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Clavicle Fracture In Children
WHAT YOU NEED TO KNOW:
A clavicle fracture is a crack or break in your child's clavicle (collarbone). A clavicle fracture is a common bone fracture in children.
Return to the emergency department if:
- Your child's shoulder, arm, hand, or fingers turn blue or white, or feel cold or numb.
- Your child's pain is worse, even after he or she takes pain medicine.
- Your child's sling feels tight, or he or she has increased swelling .
- Your child cannot move his or her fingers.
Contact your child's healthcare provider if:
- Your child's sling or wrap comes off or gets damaged.
- You have questions about your child's condition or care.
Your child may need any of the following:
- Acetaminophen decreases pain and fever. It is available without a doctor's order. Ask how much to give your child and how often to give it. Follow directions. Read the labels of all other medicines your child uses to see if they also contain acetaminophen, or ask your child's doctor or pharmacist. Acetaminophen can cause liver damage if not taken correctly.
- NSAIDs , such as ibuprofen, help decrease swelling, pain, and fever. This medicine is available with or without a doctor's order. NSAIDs can cause stomach bleeding or kidney problems in certain people. If your child takes blood thinner medicine, always ask if NSAIDs are safe for him. Always read the medicine label and follow directions. Do not give these medicines to children under 6 months of age without direction from your child's healthcare provider.
- Do not give aspirin to children under 18 years of age. Your child could develop Reye syndrome if he takes aspirin. Reye syndrome can cause life-threatening brain and liver damage. Check your child's medicine labels for aspirin, salicylates, or oil of wintergreen.
- Give your child's medicine as directed. Contact your child's healthcare provider if you think the medicine is not working as expected. Tell him or her if your child is allergic to any medicine. Keep a current list of the medicines, vitamins, and herbs your child takes. Include the amounts, and when, how, and why they are taken. Bring the list or the medicines in their containers to follow-up visits. Carry your child's medicine list with you in case of an emergency.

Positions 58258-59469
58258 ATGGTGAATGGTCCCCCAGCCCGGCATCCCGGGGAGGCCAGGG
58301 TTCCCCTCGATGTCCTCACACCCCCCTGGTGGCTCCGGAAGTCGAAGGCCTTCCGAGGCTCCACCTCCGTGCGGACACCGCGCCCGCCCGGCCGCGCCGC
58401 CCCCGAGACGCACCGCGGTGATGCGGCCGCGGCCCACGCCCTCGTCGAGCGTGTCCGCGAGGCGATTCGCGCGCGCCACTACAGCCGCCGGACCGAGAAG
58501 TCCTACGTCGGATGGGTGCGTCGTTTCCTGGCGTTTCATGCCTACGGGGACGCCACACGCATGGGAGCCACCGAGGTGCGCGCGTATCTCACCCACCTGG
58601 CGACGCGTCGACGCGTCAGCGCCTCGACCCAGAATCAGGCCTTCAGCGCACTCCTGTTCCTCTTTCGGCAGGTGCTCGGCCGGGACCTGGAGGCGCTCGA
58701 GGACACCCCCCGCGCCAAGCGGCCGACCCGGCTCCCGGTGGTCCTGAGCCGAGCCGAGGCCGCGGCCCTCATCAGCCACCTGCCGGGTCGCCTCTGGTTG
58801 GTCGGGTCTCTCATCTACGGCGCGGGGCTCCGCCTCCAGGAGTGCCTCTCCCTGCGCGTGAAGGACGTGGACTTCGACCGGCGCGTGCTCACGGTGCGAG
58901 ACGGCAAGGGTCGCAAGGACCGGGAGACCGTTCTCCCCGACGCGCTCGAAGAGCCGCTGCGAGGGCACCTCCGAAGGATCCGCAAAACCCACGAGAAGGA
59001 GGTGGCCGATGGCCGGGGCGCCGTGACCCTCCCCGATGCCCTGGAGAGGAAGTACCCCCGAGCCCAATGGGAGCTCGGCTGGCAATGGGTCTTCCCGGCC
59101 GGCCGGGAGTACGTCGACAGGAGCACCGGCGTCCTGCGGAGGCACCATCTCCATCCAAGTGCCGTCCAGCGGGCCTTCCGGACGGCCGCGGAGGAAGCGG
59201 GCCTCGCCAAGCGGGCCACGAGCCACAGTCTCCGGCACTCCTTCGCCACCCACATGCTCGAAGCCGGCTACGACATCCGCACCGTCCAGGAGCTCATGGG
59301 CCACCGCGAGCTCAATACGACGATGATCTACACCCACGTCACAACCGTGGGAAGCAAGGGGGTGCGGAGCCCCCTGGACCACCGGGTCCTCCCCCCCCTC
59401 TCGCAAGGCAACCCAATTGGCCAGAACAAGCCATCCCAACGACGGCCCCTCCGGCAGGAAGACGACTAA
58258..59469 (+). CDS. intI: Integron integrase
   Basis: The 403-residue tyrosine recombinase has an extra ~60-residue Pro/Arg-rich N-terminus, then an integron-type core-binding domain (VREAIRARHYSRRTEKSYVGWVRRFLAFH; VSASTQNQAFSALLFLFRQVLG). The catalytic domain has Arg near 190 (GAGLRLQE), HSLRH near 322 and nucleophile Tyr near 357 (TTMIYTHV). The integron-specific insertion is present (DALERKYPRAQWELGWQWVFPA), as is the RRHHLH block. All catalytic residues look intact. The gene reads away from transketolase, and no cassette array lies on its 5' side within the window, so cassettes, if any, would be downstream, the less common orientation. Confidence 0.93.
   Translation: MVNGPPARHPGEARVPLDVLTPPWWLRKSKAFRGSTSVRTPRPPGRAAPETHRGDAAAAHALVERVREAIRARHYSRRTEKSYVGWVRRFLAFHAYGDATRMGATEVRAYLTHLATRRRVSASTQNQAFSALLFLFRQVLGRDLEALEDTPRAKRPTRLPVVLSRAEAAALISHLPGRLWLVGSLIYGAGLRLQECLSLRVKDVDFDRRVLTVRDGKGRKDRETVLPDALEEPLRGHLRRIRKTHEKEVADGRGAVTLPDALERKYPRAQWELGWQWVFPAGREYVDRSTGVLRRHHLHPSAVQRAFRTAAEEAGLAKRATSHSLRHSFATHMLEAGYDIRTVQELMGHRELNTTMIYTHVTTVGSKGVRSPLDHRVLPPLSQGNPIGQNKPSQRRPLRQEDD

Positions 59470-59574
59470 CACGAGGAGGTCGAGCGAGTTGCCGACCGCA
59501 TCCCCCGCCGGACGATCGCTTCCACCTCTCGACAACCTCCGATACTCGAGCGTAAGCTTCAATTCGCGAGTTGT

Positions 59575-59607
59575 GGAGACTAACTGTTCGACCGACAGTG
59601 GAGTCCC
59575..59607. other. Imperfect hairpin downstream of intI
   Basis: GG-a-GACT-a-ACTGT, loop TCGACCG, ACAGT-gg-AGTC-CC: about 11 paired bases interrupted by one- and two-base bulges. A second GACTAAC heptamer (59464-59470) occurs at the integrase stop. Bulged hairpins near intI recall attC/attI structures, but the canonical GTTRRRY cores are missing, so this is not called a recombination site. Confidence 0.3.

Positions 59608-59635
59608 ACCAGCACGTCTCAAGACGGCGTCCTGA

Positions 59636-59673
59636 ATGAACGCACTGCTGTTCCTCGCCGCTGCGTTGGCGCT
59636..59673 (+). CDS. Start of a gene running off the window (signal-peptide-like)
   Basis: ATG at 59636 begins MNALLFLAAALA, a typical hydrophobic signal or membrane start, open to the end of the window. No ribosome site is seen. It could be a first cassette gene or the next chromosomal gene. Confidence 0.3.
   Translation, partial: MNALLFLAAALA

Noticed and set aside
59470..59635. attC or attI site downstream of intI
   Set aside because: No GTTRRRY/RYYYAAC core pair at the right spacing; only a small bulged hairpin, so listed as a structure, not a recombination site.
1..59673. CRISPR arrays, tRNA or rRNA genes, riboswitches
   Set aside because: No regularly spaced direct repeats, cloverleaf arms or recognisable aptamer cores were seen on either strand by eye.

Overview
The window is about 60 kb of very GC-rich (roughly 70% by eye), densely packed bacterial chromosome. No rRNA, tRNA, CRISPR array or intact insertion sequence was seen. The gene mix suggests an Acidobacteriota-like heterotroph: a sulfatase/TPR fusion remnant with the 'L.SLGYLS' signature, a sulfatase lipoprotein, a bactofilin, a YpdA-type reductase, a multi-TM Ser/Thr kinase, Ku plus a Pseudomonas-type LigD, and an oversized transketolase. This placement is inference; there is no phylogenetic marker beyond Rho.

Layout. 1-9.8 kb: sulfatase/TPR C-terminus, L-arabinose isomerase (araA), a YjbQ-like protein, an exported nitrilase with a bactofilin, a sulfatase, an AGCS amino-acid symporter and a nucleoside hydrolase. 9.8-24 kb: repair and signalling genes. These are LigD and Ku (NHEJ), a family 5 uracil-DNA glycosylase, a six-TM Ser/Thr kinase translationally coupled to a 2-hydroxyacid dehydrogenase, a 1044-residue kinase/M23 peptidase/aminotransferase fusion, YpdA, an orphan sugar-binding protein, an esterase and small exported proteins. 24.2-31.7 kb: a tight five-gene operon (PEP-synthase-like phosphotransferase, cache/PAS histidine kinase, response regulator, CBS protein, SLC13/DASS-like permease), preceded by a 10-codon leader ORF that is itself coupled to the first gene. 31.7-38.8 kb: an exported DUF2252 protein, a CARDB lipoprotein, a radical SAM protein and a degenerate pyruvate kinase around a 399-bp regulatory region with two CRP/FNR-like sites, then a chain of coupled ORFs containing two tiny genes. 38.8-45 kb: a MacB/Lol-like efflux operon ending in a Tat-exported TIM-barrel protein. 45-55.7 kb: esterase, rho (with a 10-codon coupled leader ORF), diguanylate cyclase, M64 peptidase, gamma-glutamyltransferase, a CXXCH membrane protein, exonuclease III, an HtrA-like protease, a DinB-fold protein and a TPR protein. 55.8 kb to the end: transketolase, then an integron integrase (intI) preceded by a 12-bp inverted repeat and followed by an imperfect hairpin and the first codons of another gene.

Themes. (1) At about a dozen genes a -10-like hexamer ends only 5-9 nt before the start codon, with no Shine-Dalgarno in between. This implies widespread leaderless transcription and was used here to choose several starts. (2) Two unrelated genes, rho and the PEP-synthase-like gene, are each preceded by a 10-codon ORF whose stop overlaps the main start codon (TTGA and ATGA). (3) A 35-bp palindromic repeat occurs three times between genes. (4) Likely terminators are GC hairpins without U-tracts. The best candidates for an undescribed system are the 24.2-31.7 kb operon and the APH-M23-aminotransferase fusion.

Follow up with your child's healthcare provider in 1 week or as directed:
Your child may need to return for more x-rays to see how well his or her clavicle is healing. Write down your questions so you remember to ask them during your visits.
Sling or brace care:
Your child will have a sling or a brace to keep his or her clavicle from moving while it heals. Ask your child's healthcare provider for more information on how to care for the sling or brace, including how to adjust it.
Apply ice on your child's clavicle for 15 to 20 minutes every hour or as directed. Use an ice pack, or put crushed ice in a plastic bag. Cover it with a towel. Ice decreases swelling and pain.
Encourage your child to rest. Slowly let him or her start to do more each day as the pain decreases. Your child will need to avoid contact sports, such as football, while his or her clavicle heals.
Your child's healthcare provider may recommend physical therapy after his or her clavicle heals. A physical therapist teaches your child exercises to help improve movement and strength, and to decrease pain.
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The above information is an educational aid only. It is not intended as medical advice for individual conditions or treatments. Talk to your doctor, nurse or pharmacist before following any medical regimen to see if it is safe and effective for you.